What is Cognitive Behavioral Therapy (CBT)?
Cognitive behavioral therapy (CBT) is a type of psychotherapy that aims to alter patterns of thinking and behaving. It is a common treatment for a range of mental health problems, including anxiety and depression. CBT teaches you coping skills for dealing with different problems; it focuses on how your thoughts, beliefs, and attitudes affect your feelings and actions.
How does CBT work?
Cognitive-behavioral treatment often involves efforts to change behavior and thinking patterns. There are a few strategies that are effective including;
- Recognizing distortions in thinking that are creating problems and then reevaluating them in light of reality.
- Gaining an understanding of the motivation and behavior of other individuals
- Using problem-solving skills to cope with difficult situations.
- Developing confidence in one’s own abilities.
CBT treatment also usually involves efforts to change behavioral patterns which include;
- Facing fears instead of avoiding them.
- Implementing role-playing to prepare for potentially problematic interactions with others.
- Learning the skill of being able to calm and relax your mind and body.
How is CBT different from other forms of therapy?
CBT is different from other therapies because it focuses on the theory that how one perceives a problem or situation causes negative or dysfunctional emotions.
This form of psychotherapy differs from other therapeutic approaches in several key ways including:
1. Concentrate on the present
CBT is designed to focus on the individual current feelings, thoughts, and behaviours and not to concentrate on the past. While other therapies, such as psychodynamic therapy, may explore childhood or past traumas, CBT aims to address and modify current issues and symptoms.
2. Focuses on goals
CBT is extremely structured and goal oriented. The session is created around setting specific achievable and measurable therapeutic goals.
3. Short-term therapy
CBT is typically considered a short-term therapy and is designed to be completed within a specific number of sessions. This approach results in this therapy being more accessible and cost-effective for clients.
4. Evidence-based therapy
CBT is now regarded as one of the most researched and effective forms of therapy. Over the years, it has resulted in a wealth of research and evidence showcasing its effectiveness in treating various mental health conditions including anxiety disorders, PTSD, OCD, and depression.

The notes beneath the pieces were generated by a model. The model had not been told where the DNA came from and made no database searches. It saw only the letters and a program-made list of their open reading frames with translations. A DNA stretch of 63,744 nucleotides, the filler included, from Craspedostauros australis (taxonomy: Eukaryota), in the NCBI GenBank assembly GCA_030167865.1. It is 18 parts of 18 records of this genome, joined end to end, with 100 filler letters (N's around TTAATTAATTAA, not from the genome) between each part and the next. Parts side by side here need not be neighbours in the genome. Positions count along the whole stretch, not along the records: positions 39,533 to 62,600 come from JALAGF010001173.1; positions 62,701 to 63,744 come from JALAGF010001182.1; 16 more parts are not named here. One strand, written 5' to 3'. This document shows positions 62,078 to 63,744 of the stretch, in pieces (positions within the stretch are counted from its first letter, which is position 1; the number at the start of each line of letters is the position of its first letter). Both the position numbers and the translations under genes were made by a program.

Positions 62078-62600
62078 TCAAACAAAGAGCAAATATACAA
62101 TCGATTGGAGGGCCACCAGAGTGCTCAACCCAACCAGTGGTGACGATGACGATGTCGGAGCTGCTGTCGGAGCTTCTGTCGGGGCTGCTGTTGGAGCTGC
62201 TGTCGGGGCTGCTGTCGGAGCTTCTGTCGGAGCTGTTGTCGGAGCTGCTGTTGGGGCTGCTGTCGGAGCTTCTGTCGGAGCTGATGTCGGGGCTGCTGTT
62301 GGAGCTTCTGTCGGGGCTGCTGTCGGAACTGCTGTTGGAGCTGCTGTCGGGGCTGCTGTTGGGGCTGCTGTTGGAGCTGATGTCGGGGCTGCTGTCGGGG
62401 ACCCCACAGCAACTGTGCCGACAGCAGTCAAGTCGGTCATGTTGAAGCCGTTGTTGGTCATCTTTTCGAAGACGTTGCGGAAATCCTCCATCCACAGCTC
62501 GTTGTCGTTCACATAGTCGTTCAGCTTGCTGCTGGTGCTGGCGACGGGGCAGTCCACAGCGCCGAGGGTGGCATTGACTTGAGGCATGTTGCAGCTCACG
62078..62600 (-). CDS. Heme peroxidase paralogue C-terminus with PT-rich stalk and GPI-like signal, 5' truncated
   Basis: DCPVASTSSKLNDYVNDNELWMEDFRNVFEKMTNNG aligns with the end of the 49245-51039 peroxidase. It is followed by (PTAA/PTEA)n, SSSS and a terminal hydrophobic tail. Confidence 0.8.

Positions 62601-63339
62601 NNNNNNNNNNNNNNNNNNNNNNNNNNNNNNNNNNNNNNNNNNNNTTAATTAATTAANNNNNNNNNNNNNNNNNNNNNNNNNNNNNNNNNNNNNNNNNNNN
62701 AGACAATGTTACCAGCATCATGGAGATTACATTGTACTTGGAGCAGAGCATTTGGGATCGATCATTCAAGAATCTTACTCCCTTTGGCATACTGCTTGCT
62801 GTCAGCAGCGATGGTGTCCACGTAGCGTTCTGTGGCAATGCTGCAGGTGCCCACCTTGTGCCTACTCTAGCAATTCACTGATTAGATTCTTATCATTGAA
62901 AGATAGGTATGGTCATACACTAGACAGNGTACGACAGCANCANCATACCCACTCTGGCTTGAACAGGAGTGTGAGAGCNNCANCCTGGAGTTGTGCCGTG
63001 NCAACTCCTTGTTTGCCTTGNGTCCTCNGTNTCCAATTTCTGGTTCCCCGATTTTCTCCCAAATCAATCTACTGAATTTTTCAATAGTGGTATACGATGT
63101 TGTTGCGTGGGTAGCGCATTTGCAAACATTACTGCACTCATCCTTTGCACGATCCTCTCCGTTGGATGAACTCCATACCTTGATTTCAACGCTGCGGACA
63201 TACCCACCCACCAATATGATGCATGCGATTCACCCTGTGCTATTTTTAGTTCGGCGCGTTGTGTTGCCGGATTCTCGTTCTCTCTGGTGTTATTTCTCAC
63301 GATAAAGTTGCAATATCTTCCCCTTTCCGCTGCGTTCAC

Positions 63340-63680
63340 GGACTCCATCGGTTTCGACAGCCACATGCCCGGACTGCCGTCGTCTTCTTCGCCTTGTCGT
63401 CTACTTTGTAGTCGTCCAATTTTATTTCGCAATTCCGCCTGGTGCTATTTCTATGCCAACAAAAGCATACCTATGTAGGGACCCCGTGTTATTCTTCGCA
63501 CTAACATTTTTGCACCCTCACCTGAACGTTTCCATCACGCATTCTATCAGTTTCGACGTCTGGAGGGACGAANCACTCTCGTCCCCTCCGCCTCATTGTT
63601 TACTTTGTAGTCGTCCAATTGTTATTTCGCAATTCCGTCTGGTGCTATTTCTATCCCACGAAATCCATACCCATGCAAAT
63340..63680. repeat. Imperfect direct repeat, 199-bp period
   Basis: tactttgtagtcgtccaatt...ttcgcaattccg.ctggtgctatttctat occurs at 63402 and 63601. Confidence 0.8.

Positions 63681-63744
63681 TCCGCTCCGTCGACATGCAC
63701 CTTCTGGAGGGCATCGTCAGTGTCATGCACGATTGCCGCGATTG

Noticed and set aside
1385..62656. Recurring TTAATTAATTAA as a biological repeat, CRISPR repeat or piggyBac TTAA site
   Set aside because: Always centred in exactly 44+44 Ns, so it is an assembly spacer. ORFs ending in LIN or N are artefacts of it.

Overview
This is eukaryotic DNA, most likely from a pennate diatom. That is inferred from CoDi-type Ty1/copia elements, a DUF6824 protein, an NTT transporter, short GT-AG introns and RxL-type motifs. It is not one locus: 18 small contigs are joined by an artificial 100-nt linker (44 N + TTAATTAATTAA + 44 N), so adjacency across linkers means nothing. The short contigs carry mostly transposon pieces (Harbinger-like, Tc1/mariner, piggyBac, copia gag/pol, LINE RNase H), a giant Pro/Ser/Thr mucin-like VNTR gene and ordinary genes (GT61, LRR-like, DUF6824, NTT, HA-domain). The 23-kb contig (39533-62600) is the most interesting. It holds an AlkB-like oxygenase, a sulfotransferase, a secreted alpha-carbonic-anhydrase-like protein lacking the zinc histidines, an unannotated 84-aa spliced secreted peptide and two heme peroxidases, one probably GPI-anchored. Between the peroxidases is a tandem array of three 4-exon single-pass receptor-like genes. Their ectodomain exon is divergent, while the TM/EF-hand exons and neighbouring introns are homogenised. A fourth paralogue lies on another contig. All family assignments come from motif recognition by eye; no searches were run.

According to research, “ CBT, together with guided self-help books, was revealed to be the most common form of therapy given (72.7%) during 2021-22.” As a result of extensive research, therapists use established techniques and interventions.
How long does CBT treatment last?
The duration of CBT treatment varies depending on many different factors, including the severity of the individual condition, the nature of the condition, the goals they want to achieve from treatment, and the therapist’s approach.
Here are some guidelines to consider when it comes to the duration of treatment.
1. Short-term CBT
These sessions typically last for 10 to 20 sessions over a few months. This length of sessions usually benefits well-defined problems or issues, such as panic disorder, depression, or anxiety.
2. Medium-term CBT
When issues are more serious and complex, for example, severe anxiety or depression, treatment may be necessary for several months to a year. Intense treatment like this usually requires weekly or biweekly sessions, which allows for a more complex and in-depth exploration of underlying behavioral patterns and beliefs.
3. Long-term CBT
When individuals are dealing with chronic or recurring mental health conditions, long-term CBT may be necessary.
Is CBT suitable for everyone?
Cognitive Behavioral Therapy is an extremely effective form of psychotherapy for many individuals. CBT may not be suitable for everyone. The suitability of this form for therapy depends on many factors, including, the nature of their mental health condition, the individual’s specific needs, and their personal preferences. Check with a professional to see if CBT is suitable for you.